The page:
ACGIH: 2017 TLVs and BEIs (2017).
American National Standards Institute: ANSI/ASSP Z88.2-2015, Practices for Respiratory Protection (2015). NIOSH: NIOSH Guide to Industrial Respiratory Protection (1987). NIOSH: NIOSH Respirator Decision Logic (1987). OSHA: Occupational Health and Safety Standards, Personal Protective Equipment, Respiratory Protection (1998).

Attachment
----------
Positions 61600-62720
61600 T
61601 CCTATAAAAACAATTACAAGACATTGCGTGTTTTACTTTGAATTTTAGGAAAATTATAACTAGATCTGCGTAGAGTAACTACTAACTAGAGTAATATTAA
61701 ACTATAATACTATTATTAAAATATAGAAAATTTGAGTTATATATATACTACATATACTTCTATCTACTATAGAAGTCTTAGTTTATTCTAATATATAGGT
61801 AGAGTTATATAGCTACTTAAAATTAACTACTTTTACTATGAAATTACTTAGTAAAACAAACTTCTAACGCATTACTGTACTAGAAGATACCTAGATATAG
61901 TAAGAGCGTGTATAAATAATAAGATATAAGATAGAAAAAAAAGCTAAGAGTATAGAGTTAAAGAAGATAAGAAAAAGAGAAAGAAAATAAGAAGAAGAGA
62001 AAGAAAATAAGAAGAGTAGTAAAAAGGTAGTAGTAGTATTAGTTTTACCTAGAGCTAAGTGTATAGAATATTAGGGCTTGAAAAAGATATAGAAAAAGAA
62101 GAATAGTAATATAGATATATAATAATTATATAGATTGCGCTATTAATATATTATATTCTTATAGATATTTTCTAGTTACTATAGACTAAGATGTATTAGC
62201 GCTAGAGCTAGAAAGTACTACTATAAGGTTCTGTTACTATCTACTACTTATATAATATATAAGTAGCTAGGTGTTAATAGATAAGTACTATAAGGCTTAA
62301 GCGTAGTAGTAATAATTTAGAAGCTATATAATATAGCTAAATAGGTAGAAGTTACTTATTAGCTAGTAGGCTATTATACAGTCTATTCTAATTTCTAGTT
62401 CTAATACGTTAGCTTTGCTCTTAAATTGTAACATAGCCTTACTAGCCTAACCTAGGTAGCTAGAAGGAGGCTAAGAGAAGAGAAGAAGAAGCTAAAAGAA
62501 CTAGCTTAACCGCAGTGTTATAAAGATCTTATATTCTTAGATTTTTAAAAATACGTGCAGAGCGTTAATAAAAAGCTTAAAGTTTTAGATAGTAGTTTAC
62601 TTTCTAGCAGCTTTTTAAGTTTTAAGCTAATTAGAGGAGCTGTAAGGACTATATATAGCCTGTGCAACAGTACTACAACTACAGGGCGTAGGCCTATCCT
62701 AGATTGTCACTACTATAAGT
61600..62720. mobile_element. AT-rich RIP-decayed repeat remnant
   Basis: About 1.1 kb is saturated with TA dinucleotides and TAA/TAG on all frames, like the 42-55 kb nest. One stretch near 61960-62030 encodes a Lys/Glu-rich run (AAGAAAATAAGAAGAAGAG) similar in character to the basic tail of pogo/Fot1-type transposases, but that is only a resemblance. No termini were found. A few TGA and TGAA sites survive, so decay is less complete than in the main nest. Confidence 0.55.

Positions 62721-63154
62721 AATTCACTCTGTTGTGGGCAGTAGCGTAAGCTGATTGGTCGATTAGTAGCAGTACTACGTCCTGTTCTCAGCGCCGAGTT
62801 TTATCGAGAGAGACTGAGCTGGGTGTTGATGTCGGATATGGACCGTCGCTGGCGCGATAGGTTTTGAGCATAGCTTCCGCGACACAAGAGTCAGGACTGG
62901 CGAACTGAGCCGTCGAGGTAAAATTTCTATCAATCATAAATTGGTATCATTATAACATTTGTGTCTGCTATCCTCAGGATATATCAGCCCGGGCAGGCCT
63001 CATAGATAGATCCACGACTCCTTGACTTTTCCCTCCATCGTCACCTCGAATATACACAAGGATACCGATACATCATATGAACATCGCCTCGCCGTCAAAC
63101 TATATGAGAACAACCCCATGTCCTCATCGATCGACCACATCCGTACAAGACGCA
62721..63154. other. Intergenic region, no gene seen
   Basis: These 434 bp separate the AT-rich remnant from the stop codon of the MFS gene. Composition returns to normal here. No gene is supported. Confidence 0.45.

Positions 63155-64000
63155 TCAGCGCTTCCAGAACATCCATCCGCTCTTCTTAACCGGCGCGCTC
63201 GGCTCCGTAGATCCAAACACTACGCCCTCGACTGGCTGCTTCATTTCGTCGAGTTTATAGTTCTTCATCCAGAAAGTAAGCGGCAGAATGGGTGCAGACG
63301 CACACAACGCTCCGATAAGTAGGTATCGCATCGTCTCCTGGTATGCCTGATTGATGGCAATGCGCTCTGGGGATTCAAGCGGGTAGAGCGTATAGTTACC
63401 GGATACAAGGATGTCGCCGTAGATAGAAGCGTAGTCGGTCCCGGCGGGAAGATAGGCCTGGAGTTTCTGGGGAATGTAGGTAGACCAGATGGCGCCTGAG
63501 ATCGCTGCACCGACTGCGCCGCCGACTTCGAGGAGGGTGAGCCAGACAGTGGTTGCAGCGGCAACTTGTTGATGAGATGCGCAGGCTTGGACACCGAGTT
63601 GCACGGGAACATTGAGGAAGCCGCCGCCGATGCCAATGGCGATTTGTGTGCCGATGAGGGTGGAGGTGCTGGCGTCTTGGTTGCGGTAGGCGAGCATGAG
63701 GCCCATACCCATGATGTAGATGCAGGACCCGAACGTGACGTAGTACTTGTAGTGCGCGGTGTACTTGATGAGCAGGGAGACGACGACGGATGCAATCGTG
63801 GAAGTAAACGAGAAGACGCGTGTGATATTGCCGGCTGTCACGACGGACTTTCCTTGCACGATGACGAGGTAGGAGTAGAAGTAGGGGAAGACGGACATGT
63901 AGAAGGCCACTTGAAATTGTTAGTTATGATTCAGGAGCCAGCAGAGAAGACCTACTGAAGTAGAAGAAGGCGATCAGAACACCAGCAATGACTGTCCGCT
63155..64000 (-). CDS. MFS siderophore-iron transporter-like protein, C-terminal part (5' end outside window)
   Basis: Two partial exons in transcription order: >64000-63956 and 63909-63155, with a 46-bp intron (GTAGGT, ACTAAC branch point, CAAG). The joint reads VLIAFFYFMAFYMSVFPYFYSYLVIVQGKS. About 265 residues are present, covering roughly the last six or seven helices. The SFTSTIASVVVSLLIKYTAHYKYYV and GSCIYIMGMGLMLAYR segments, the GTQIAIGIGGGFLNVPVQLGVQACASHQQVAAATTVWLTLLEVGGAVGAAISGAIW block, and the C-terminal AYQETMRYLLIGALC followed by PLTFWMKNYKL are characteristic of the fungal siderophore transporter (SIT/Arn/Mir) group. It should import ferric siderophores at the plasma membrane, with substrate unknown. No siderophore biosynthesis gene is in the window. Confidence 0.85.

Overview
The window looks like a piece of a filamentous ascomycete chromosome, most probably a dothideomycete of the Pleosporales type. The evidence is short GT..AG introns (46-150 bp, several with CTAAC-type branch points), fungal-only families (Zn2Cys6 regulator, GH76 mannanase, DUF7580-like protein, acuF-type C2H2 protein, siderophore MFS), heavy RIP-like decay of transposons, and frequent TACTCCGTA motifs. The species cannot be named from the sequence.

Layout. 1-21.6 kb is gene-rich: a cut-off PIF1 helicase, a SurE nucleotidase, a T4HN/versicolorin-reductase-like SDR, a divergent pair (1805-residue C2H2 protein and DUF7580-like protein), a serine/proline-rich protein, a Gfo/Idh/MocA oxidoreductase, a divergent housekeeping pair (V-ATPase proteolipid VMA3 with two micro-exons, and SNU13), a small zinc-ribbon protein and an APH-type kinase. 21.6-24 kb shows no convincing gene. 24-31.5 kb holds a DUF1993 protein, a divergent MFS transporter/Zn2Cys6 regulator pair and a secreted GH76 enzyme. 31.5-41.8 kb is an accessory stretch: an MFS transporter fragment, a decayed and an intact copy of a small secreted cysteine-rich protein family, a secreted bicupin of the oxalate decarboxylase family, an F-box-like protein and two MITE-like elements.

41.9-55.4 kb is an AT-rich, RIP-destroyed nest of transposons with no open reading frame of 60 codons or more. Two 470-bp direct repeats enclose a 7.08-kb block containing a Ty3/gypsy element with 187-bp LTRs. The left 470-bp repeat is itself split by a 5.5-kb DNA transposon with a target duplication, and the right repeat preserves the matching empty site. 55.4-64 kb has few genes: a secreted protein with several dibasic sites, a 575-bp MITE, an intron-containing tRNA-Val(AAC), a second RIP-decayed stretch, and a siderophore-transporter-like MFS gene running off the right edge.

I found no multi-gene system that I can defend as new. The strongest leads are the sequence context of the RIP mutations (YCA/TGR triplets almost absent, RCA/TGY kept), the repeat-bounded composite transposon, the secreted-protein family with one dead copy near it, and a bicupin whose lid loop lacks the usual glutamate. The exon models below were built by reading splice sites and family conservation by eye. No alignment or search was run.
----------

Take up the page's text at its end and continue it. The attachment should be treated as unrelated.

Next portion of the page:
Other organizations have similar recommendations to define oxygen-deficient atmospheres. For example, the NIOSH Respirator Decision Logic established an oxygen-deficient atmosphere based upon “alveolar” partial pressures of oxygen. When “alveolar” partial pressure falls below 60 torr (1 torr is essentially equal to 1 mmHg), adverse physiologic effects can occur. An alveolar partial pressure of 60 torr has an equivalent atmospheric partial pressure of approximately 132 mmHg. ACGIH also defines oxygen deficiency as an atmospheric oxygen partial pressure of less than 132 torr. To keep this in perspective, 132 torr is equivalent to an altitude slightly lower than Denver’s (5,280 feet).  SHORTNESS OF BREATH AT 6,000 FEET Given this information, let’s say a 55-year-old, mildly overweight but otherwise healthy employee who normally lives and works at an altitude of 1,000 feet is asked to respond to a work request at a site with an altitude of 6,000 feet. Shortly after arriving at the worksite, the employee experiences shortness of breath and compensates by working at a much slower pace. Prior to returning to the worksite on the second day, the employee informs his supervisor of the shortness of breath. The supervisor reaches out to both the safety department and employee health services for assistance. Together, they recognize that altitude decreases oxygen partial pressure, and that this can be responsible for the employee’s shortness of breath on exertion. They inspect Z88.2, Table 1, column 1 for unacclimated individuals and identify 6,000 feet as an oxygen-deficient atmosphere having an oxygen partial pressure of 127 mmHg. This table permits the use of a supplied-air respirator. They also read footnote number 3, which states: “For oxygen partial pressure equal to or greater than 122 and less than 148 mmHg, airline respirators may be worn if the source of the oxygen reduction is understood and controlled.” Feeling confident that the source of the oxygen reduction is understood and controlled, they issue an SAR. The employee, previously trained on and medically cleared for use of an SAR, returns to the worksite at 6,000 feet. After donning the SAR, the employee develops shortness of breath more quickly than the day before. Why? Because the SAR does not provide additional oxygen. Consequently, it does not protect from oxygen-deficient atmospheres due to increasing elevation. In this case, the respirator does not provide any benefit to the wearer. Furthermore, the SAR adds physiological stress (increased breathing resistance, weight, and workload due to the need to continuously pull a heavy hose, among other factors). Wearing the SAR either exacerbates intolerance to altitude, causes an adverse response to the use of the respirator itself, or both.  In this example, the safety department and employee health services mistakenly relied solely on the information in Z88.2 Table 1. HOW PRESSURE-DEMAND REGULATORS WORK To understand why SAR and SCBA respirators with breathing air provide no benefit to the wearer requires an understanding of respiratory physiology and how these respirators work. OSHA’s respiratory protection standard (29 Code of Federal Regulations, Part 1910.134) defines an SCBA as an atmosphere-supplying respirator for which the source of breathing air is designed to be carried by the user. The agency defines a pressure-demand respirator as a positive-pressure, atmosphere-supplying respirator that admits breathing air to the facepiece when the positive pressure is reduced inside the facepiece by inhalation. To maintain this positive pressure, the pressure-demand regulator utilizes a spring-like device to hold the admission valve in a slightly open position, theoretically allowing a continual flow of air into the facepiece. However, working in conjunction with the regulator is an additional spring-like exhalation valve on the facepiece. This spring on the exhalation valve prevents air from escaping out of the facepiece until the in-facepiece back pressure exceeds a critical positive pressure. When in-mask pressure decreases during inhalation, the admission valve fully opens, and air begins flowing into the facepiece. Working together, these two valves prevent air from continuously emptying from the facepiece (that is, the valves maintain a slight positive pressure inside the facepiece) and avoid premature emptying of the cylinder. (For a full explanation of pressure-demand respirators, see the NIOSH Guide to Industrial Respiratory Protection.) Although a pressure-demand, tight-fitting, full-facepiece SCBA is intended to maintain a positive pressure within the facepiece, these can go negative for short periods of time, such as during periods of strenuous activity when the wearer inhales faster than the rate of delivery or when there is damage or face-seal leakage due to poor fit. For pressure-demand SCBA certification, NIOSH conducts a series of performance tests. My understanding of these tests is based on conversations with NIOSH personnel and respirator manufacturers. One of the tests incorporates a breathing machine set to 40 liters per minute (lpm) using a cyclic breathing frequency of 24 breaths per minute (bpm). At the point of maximum inspiration, the in-mask pressure must not go negative. Typical pressures during maximum inspiration are approximately +0.10 inches of water, which are just slightly above ambient pressures. During maximum expiration, the in-mask pressure must not exceed +3.5 inches of water. Modern pressure-demand regulators typically achieve maximum pressures between +2.5 and +3.0 inches of water during expiration. During testing, in-mask pressures are measured in units of water. However, guidelines for oxygen-deficient atmospheres are expressed in units of mmHg. One inch water gauge is approximately equal to 1.868 mmHg. Therefore, in the best-case scenario, the maximum in-mask pressure during expiration is +6.5 mmHg above ambient pressure (3.5 inches H2O • 1.868 mmHg/inch H20). Since breathing is cyclic, the length of time in-mask pressure is near the maximum expiratory pressure is very short. For a nearly equal but short length of time during maximum inspiration, in-mask pressures are just above ambient. During the breathing cycle, most of the time in-mask pressures are between the minimum and maximum pressures.  PRESSURE-DEMAND REGULATORS AT ALTITUDE The performance of a pressure-demand regulator is relative to the atmosphere of its environment. Although not tested during the certification process, pressure- demand regulators have a linear response with atmospheric pressure. In other words, the in-mask pressures will not exceed ambient pressure by more than 6.5 mmHg; usually, the exceedance is less than 6.5 mmHg. Table A shows calculated ambient and in-mask pressures, if certification testing was conducted at two locations. The first location is Cincinnati, Ohio, which has an elevation of 460 feet above sea level and an average barometric pressure of 747 mmHg. The second location is a ski resort near Park City, Utah, with an elevation of 7,500 feet and a barometric pressure of 570 mmHg. Also shown in the table are the ambient and in-mask oxygen partial pressures for both locations. Results shown are for a pressure-demand SCBA.